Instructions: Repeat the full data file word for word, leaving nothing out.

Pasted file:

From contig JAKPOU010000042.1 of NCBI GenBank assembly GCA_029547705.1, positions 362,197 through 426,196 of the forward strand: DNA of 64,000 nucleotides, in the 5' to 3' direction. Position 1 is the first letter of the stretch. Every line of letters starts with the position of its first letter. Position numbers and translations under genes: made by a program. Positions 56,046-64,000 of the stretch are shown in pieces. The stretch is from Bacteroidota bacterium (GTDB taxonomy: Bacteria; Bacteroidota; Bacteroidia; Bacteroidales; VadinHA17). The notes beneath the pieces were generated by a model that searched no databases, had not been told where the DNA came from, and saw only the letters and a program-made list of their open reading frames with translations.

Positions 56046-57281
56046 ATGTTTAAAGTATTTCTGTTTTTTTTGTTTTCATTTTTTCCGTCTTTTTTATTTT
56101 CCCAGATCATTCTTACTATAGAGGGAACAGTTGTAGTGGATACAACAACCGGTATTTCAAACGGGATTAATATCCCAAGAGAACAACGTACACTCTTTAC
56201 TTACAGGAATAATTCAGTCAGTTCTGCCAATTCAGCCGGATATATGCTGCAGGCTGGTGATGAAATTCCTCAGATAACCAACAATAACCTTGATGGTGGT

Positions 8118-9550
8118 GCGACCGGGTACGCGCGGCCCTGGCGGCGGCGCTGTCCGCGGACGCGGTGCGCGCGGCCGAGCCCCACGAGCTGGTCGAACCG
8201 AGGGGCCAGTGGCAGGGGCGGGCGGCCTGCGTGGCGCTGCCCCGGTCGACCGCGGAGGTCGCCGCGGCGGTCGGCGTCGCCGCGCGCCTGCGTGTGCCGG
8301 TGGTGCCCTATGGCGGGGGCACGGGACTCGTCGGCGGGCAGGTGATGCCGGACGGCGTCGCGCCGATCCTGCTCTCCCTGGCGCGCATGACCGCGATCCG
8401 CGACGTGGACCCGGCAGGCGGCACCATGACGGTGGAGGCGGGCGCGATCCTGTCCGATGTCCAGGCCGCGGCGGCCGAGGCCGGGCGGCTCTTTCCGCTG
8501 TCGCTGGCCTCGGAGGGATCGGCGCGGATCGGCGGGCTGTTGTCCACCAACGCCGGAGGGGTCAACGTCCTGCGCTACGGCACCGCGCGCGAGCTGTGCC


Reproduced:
From contig JAKPOU010000042.1 of NCBI GenBank assembly GCA_029547705.1, positions 362,197 through 426,196 of the forward strand: DNA of 64,000 nucleotides, in the 5' to 3' direction. Position 1 is the first letter of the stretch. Every line of letters starts with the position of its first letter. Position numbers and translations under genes: made by a program. Positions 56,046-64,000 of the stretch are shown in pieces. The stretch is from Bacteroidota bacterium (GTDB taxonomy: Bacteria; Bacteroidota; Bacteroidia; Bacteroidales; VadinHA17). The notes beneath the pieces were generated by a model that searched no databases, had not been told where the DNA came from, and saw only the letters and a program-made list of their open reading frames with translations.

Positions 56046-57281
56046 ATGTTTAAAGTATTTCTGTTTTTTTTGTTTTCATTTTTTCCGTCTTTTTTATTTT
56101 CCCAGATCATTCTTACTATAGAGGGAACAGTTGTAGTGGATACAACAACCGGTATTTCAAACGGGATTAATATCCCAAGAGAACAACGTACACTCTTTAC
56201 TTACAGGAATAATTCAGTCAGTTCTGCCAATTCAGCCGGATATATGCTGCAGGCTGGTGATGAAATTCCTCAGATAACCAACAATAACCTTGATGGTGGT

Positions 8118-9550
8118 GCGACCGGGTACGCGCGGCCCTGGCGGCGGCGCTGTCCGCGGACGCGGTGCGCGCGGCCGAGCCCCACGAGCTGGTCGAACCG
8201 AGGGGCCAGTGGCAGGGGCGGGCGGCCTGCGTGGCGCTGCCCCGGTCGACCGCGGAGGTCGCCGCGGCGGTCGGCGTCGCCGCGCGCCTGCGTGTGCCGG
8301 TGGTGCCCTATGGCGGGGGCACGGGACTCGTCGGCGGGCAGGTGATGCCGGACGGCGTCGCGCCGATCCTGCTCTCCCTGGCGCGCATGACCGCGATCCG
8401 CGACGTGGACCCGGCAGGCGGCACCATGACGGTGGAGGCGGGCGCGATCCTGTCCGATGTCCAGGCCGCGGCGGCCGAGGCCGGGCGGCTCTTTCCGCTG
8501 TCGCTGGCCTCGGAGGGATCGGCGCGGATCGGCGGGCTGTTGTCCACCAACGCCGGAGGGGTCAACGTCCTGCGCTACGGCACCGCGCGCGAGCTGTGCC